Voyage Repair of Port Angeles

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Voyage Repair of Port Angeles, Washington is one of eight marine repair and construction facilities owned and operated by Portland-based Cascade General, which in turn is part of Vigor Industrial LLC, a massive holding company which controls several West Coast shipyard operations.

Voyage Repair has the unique advantage of a highly strategic location. Port Angeles is situated on the south shore of the Strait of Juan de Fuca between Washington State’s Olympic Peninsula and British Columbia’s Vancouver Island, across from the city of Victoria. This waterway is the primary entrance to Puget Sound and the Inside Passage that runs from Vancouver BC to Alaska. Port Angeles is the first inbound anchorage available to ships arriving in the Northwest from Asia, and thus is accessible from major shipping lanes.

Voyage Repair Port Angeles has two terminals with a 44 foot-deep repair berth. This provides access to trucks, containers and mobile cranes with capacities of up to 100 tons. Because of its location, Voyage Repair Port Angeles is able to provide a full range of “comp site,” or in-water marine services, including emergency repairs 24 hours a day, seven days a week, and mobile “in transit” crews for priority jobs as well.

Asbestos

Of the tens of thousands of ships constructed between the 1930s and the 1970s, there are a fair number still in operation. Since the hidden truth about asbestos and its related diseases, such as asbestosis or mesothelioma, from the public was exposed in the 1970s, the U.S. shipping industry has worked to ensure that asbestos aboard U.S. registered ships has been “encapsulated” – that is, contained so that it does not become “friable,” or turn into harmful dust.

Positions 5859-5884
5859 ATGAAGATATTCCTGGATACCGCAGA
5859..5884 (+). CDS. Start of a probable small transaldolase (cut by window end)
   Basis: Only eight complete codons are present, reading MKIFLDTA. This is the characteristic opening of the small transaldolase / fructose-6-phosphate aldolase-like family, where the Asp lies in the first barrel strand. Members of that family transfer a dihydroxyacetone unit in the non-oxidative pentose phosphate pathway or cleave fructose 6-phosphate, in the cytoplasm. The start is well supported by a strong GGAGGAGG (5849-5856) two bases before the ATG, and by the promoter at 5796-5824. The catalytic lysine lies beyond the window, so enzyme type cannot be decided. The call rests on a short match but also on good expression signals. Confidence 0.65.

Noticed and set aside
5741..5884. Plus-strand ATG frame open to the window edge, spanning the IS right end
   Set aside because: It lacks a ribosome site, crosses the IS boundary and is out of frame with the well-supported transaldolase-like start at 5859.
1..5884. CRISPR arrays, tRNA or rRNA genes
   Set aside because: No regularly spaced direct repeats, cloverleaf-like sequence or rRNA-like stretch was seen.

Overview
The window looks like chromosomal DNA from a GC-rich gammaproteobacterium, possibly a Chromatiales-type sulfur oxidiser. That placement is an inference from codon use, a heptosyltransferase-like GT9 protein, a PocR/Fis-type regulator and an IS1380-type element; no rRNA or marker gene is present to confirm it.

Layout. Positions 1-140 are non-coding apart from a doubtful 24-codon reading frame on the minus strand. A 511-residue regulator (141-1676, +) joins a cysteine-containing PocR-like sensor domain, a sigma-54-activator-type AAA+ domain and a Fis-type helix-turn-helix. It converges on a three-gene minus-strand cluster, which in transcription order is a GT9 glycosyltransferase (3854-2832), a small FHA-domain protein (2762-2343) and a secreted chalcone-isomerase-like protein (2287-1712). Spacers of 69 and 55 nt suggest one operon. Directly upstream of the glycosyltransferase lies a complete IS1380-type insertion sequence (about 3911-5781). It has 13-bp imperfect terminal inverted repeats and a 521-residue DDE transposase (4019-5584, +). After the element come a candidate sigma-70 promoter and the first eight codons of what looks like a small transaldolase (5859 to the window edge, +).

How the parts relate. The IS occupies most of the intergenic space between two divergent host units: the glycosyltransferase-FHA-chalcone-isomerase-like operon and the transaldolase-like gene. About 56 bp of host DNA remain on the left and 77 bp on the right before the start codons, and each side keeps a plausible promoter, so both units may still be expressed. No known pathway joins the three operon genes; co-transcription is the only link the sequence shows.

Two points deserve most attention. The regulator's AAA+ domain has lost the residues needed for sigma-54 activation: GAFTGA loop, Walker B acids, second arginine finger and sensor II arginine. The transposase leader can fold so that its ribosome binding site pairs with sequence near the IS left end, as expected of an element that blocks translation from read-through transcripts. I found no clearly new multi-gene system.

The danger is that not all nations have such programs or requirements in place. For example, older ships of Greek registry frequently contain friable asbestos in the engine room. Likewise, ships of Liberian registry constructed prior to 1980 are likely to have friable asbestos on board.

Safety standards for asbestos workers in U.S. marine industries have been in place since 1943; however these have been enforced only since the late 1970s. Any serious exposure in the course of shipyard employment would most likely have taken place prior to that time.

Building an Asbestos Case

The challenges in filing a mesothelioma lawsuit lie in determining liability; rarely is this as simple as suing an employer. In many cases, the employer may not have been aware of the hazard; it would need to be proven that there was knowledge of the hazard and that the employer demonstrated willful negligence.

Generally, the defendant will be the manufacturer of the asbestos product. Although asbestos litigation poses serious challenges, plaintiffs have two elements in their favor: (A) Our Mesothelioma lawyers have been building and maintaining massive databases on all aspects of the asbestos industry, including business records, shipping registries, case law, old photographs, and much more. (B) Malignant mesothelioma has only one known, proven cause, which is asbestos exposure. In addition, asbestos litigation has “matured” in legal terms, meaning that there is a solid, thirty-year history of precedent upon which lawyers can draw. Asbestos suits are found in favor of the plaintiff about 75% of the time.